Two excerpts from the latest issue of The New Oxford Review, in which David Mills writes, in his Last Things column:
It’s St. Catherine of Siena’s feast day as I write. She was famously critical of worldly clergy. In The Dialogue, she describes them as caring about “having grand horses, many gold and silver vessels, and well-adorned homes. They have and keep what they ought not, all with huge vanity. Their heart babbles out its disordered vanity, and their whole desire is feasting, making a god of their bellies.”
Inevitably, she says, they soon fall into sexual immorality. As a famous movie director said, the heart wants what it wants. We don’t easily say no to it. He who lets his heart have the horses and homes it wants, though he intends to remain chaste, eventually lets his heart have the body it wants.
Not surprisingly, the saint continues, these priests fail as pastors: “They leave behind my little sheep, whom I had entrusted to them, like sheep without a shepherd. Spiritually they do administer the sacraments of holy Church (the power of which sacraments can neither be taken away nor lessened by any sin of theirs) but they do not feed them with sincere prayers, with hungry longing for their salvation, with holy and honorable living, nor do they feed their poor subjects with temporal assistance.”
She writes pages and pages of this. She uses the word “filth” a lot. I wonder how often she’s read in seminaries.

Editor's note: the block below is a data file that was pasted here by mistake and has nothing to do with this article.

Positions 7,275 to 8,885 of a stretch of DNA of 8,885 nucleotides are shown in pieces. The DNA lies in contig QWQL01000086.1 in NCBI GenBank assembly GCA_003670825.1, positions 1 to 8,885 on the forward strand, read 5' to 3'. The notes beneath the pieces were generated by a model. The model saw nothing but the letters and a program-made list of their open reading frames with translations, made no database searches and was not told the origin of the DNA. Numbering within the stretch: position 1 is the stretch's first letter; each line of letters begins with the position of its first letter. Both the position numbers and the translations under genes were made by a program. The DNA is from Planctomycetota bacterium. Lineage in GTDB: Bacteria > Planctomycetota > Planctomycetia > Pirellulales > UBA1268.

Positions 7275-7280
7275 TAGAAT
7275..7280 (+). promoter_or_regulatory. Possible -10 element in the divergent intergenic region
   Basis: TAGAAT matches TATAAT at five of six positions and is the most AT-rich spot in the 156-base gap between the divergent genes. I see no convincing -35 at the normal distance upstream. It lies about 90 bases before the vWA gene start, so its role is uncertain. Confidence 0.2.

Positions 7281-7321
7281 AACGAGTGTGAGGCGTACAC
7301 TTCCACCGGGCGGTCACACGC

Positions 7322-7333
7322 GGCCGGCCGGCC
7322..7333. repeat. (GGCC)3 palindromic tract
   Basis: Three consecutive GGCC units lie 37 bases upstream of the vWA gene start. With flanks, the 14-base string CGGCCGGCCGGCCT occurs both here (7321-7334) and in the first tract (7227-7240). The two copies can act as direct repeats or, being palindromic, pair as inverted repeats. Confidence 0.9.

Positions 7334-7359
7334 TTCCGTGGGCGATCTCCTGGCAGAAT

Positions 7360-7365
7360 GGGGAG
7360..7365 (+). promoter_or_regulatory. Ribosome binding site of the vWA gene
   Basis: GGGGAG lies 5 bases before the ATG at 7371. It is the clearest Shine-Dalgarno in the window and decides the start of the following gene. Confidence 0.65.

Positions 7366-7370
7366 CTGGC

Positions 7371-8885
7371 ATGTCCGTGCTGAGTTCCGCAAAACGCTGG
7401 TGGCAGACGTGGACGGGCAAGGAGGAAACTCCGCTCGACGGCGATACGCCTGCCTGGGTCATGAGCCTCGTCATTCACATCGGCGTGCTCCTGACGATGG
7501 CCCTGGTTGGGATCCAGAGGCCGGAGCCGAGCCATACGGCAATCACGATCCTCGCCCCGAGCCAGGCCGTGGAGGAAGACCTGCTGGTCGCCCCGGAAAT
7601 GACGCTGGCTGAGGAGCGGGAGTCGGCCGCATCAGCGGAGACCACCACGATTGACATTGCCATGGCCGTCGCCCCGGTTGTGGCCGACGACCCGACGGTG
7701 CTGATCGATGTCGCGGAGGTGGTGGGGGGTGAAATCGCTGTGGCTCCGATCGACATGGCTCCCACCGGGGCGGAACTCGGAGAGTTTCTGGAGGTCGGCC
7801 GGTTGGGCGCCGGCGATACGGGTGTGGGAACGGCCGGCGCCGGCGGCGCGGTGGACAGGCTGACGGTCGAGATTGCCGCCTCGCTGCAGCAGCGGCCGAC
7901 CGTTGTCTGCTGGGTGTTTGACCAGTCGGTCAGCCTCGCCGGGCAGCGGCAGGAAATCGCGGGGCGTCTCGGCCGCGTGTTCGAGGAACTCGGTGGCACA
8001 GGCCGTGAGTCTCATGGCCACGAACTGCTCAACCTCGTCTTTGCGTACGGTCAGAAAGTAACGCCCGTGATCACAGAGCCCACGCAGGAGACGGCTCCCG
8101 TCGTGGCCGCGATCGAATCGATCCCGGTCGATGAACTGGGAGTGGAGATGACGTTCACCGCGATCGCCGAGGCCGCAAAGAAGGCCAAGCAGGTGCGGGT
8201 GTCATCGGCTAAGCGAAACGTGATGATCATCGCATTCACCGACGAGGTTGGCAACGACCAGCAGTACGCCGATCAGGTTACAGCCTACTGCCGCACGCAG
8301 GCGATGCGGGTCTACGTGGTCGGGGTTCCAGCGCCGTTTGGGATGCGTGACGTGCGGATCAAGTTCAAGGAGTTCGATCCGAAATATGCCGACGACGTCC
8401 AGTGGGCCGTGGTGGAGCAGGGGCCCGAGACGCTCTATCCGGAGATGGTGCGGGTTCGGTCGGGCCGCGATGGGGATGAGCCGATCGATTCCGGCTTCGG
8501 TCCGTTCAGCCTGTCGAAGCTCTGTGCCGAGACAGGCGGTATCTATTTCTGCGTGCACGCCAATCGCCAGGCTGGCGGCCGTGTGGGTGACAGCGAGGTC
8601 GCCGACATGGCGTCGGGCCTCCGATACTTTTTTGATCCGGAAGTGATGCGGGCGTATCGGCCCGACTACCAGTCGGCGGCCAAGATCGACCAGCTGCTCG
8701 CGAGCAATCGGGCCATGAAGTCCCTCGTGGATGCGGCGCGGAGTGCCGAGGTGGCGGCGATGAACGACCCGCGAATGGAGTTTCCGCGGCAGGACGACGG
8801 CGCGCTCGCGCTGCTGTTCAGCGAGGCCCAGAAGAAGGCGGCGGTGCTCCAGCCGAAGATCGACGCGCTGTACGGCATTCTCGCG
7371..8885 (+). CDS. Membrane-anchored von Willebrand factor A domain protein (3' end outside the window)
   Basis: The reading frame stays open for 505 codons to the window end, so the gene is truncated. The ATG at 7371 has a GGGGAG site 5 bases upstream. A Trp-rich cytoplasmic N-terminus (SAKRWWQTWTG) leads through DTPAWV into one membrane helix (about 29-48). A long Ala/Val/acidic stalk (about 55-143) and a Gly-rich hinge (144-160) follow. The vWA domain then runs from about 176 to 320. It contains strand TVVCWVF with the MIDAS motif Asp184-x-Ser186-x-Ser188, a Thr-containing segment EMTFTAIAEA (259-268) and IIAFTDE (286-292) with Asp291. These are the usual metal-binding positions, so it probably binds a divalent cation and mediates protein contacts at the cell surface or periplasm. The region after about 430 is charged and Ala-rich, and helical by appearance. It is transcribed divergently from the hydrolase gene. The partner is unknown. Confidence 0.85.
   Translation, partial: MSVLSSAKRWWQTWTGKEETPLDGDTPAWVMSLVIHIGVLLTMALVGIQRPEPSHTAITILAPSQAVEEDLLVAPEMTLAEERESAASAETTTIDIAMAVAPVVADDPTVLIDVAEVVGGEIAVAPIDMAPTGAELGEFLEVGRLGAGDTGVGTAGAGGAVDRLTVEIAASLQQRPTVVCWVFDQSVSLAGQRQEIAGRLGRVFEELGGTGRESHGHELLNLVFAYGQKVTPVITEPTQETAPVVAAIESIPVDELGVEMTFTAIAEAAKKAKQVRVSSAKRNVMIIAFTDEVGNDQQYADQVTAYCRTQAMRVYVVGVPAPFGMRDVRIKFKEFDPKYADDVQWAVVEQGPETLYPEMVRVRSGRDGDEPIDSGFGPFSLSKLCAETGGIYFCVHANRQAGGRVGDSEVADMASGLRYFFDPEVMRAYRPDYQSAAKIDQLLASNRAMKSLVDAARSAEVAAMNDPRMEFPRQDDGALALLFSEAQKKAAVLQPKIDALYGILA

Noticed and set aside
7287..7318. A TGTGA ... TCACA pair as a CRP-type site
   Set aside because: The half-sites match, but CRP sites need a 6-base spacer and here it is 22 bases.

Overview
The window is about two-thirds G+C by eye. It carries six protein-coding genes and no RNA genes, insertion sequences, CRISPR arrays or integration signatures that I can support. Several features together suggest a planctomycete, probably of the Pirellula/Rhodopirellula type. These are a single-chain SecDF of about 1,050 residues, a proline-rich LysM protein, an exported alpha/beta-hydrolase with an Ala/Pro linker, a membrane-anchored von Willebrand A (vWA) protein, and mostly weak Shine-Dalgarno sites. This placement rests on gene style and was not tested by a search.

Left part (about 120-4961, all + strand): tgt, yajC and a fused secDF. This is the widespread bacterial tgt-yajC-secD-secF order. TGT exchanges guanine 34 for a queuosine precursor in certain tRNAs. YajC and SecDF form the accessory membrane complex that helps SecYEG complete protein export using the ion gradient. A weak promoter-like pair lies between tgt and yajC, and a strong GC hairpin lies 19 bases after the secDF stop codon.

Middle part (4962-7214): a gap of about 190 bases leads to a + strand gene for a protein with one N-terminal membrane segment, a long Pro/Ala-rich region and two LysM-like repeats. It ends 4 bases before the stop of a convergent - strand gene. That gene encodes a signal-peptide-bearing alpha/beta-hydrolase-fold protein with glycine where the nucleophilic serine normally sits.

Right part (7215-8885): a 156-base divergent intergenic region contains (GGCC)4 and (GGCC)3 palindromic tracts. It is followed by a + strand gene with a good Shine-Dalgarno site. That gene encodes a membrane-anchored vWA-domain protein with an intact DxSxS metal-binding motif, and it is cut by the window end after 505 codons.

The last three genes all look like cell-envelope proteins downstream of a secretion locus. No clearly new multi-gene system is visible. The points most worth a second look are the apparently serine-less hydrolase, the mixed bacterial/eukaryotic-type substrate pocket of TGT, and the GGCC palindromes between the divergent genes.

Also from St. Catherine: The hierarchy “will never correct persons of any importance, even though they may be guilty of greater sin than more lowly people, for fear that these might retaliate by standing in their way or deprive them of their rank and their way of living. They will, however, correct the little people, because they are sure these cannot harm them or deprive them of their rank. Such injustice comes from their wretched selfish love for themselves.”
I saw this a lot in my experiences inside the religious world, as an Episcopalian as well as a Catholic, and it was one of the most disheartening things I saw. If you want a bishop’s attention, you would do well to have a lot of money, or the ability to get it for him. If, say, your priest makes a mess of the liturgy and preaches heresy from the pulpit, the bishop might listen to the rich man’s complaints, but the poor man from the small parish has no more hope of getting the bishop’s help than I do of playing center in the NBA.
I met a friend at the pub we favor, and started working after he left. A man about my age came over. “Are you religious?” he asked. I wanted to say no, but since most people mean “Do you go to church a lot?” I said, “Fairly.” He said, “No, I said are you a religious?” and explained he’d seen me there before with a priest friend. I said no. Then he asked, “Are you Irish?” No, I said.
When I told the priest this, he wrote back, “So was he raising the stakes or trying to make you feel better for having to answer negatively? That is, is being Irish a step up or down from being a religious?”